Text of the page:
Student files lawsuit against Noblesville Schools, alleges violation of free speech, intimidation

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A Noblesville High School freshman student recently filed a lawsuit against Noblesville High School and Noblesville Schools alleging a violation of free speech rights and intimidation.

According to a press release from Students for Life of America, the lawsuit was filed by Charitable Allies, Inc. on behalf of the student, referenced as E.D. throughout the case file since she is a minor.

Charitable Allies is an Indianapolis organization that works with “nonprofits across the U.S. to assist with a variety of legal issues, including incorporation, tax issues, personnel and HR issues, board governance and training, and litigation support,” according to its website.

Supt. Beth Niedermeyer, NHS Principal Craig McCaffrey, NHS Assistant Principal Janae Mobley, NHS Assistant Principal Daniel Swafford, NHS dean Jeremy Luna and other school leaders, including Alexandra Snider Pasko, Alison Rootes, Allison Schwingendorf-Haley, Byron Simpson, Elizabeth Kizer, Emily Patterson-Jackson, Grace Tuesca and Stephanie Eads, were named in the lawsuit.

The case stated that after E.D. allegedly attempted to form a club chapter for Students for Life of America in July 2021, efforts were made by school leadership to “stave off the nascent pro-life, student-sponsored, club.”

Creation of the club was allegedly denied. The complaint also alleges that teachers for Noblesville Schools then abused their positions by posting defamatory statements on social media about the student by name, including referring to the student as “bigoted” and “misogynistic.” 

However, Noblesville Schools issued a statement that said the district offered pro-life clubs in past years, and E.D.’s club was approved, sponsored by faculty and recruiting students this year.

“School administration did recently have to redirect this club — not because of the beliefs of the student or mission of the club — but due to multiple instances of disregard for school protocols,” the statement read. “All student special interest clubs must be initiated and led by students–they cannot be directed or controlled by school staff or others in the community. We’re currently working to ensure club compliance with state laws and school policy. Once the club meets these, we will reevaluate their status.”

Noblesville Schools declined interviews with the NHS administration named in the lawsuit.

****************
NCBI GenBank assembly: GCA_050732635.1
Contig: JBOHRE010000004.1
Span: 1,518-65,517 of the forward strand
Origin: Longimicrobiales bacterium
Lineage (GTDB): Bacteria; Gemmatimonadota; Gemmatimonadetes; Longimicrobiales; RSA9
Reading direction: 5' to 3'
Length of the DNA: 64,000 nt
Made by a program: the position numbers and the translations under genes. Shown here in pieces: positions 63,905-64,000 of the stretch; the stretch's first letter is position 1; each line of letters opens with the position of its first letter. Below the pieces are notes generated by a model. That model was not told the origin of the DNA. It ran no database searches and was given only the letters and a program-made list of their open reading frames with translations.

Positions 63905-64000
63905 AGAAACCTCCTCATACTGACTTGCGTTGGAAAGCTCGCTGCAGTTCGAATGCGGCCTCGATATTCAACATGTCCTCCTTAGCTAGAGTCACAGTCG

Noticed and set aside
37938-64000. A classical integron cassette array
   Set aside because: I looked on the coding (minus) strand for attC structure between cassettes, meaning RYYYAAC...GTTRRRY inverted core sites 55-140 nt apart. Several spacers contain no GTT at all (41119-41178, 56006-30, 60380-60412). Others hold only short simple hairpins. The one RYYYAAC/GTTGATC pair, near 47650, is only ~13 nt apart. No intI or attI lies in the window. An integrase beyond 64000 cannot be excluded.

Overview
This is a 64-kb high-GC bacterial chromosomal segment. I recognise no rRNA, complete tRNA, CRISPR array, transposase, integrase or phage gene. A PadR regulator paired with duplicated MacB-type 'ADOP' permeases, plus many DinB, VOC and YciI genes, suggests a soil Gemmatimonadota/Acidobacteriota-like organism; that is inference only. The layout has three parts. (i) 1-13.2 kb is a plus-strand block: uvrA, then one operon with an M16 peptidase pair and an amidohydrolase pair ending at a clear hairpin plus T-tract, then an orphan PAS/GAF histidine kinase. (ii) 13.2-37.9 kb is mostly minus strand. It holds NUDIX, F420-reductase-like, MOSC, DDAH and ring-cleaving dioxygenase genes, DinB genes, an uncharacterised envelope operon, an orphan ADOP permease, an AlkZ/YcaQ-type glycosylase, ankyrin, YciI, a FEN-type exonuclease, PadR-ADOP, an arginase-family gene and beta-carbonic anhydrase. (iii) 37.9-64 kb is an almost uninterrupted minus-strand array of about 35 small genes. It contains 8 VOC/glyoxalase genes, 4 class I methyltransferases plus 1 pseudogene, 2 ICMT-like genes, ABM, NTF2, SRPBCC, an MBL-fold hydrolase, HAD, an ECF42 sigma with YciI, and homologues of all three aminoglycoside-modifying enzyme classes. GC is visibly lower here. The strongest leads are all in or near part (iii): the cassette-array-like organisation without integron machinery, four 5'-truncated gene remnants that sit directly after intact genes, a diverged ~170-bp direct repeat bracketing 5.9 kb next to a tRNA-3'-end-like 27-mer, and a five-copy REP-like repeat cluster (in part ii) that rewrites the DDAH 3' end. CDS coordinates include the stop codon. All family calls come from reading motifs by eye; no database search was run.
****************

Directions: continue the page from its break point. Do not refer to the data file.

“I wanted to start this club to inspire like-minded students to advocate for our most vulnerable and point students to resources designed to uplift them in their time of need. I knew some people would disagree with me, but I never expected to be attacked online — especially by my teachers,” E.D. stated in a press release issued by Students for Life of America.  

“The degree to which adults in authority attempted to intimidate a high school freshman is astonishing,” Students for Life of America President Kristan Hawkins stated. “Noblesville High School officials went all out to ensure that a minor girl could not speak in their presence about her love for mothers and their children, born and preborn, and that she would keep quiet at school. Parents in Noblesville must surely be concerned about school officials turning using media to attack a pro-life girl. Is this a pattern of behavior for Noblesville school officials, using the press to attack community members who share a different point of view? Viewpoint discrimination is unconstitutional in Indiana and nationwide.”  

During the process of attempting to get approval for her club, E.D. allegedly showed school officials a flyer that “included a photo of young students in front of the United States Supreme Court Building in Washington, D.C., holding signs that read, ‘We are the pro-life generation’ and ‘Defund Planned Parenthood.’” Both signs are part of the Students for Life of America messaging at pro-life events nationwide. E.D. reported that after seeing those images, school officials allegedly became unresponsive and unavailable as she tried to get the club started. 

The lawsuit also alleges that Noblesville High School permits other clubs that are not directly related to educational goals, such as Young Democrats, Police Explorers, Black Student Union, Gender and Sexual Alliance, Conservation club, a “Comedy Sports Club” as well as a “Dungeons and Dragons” group.  

The case has been filed in the United States District Court Southern District of Indiana, Indianapolis Division. A link to the case can be viewed at charitableallies.org/noblesville/.


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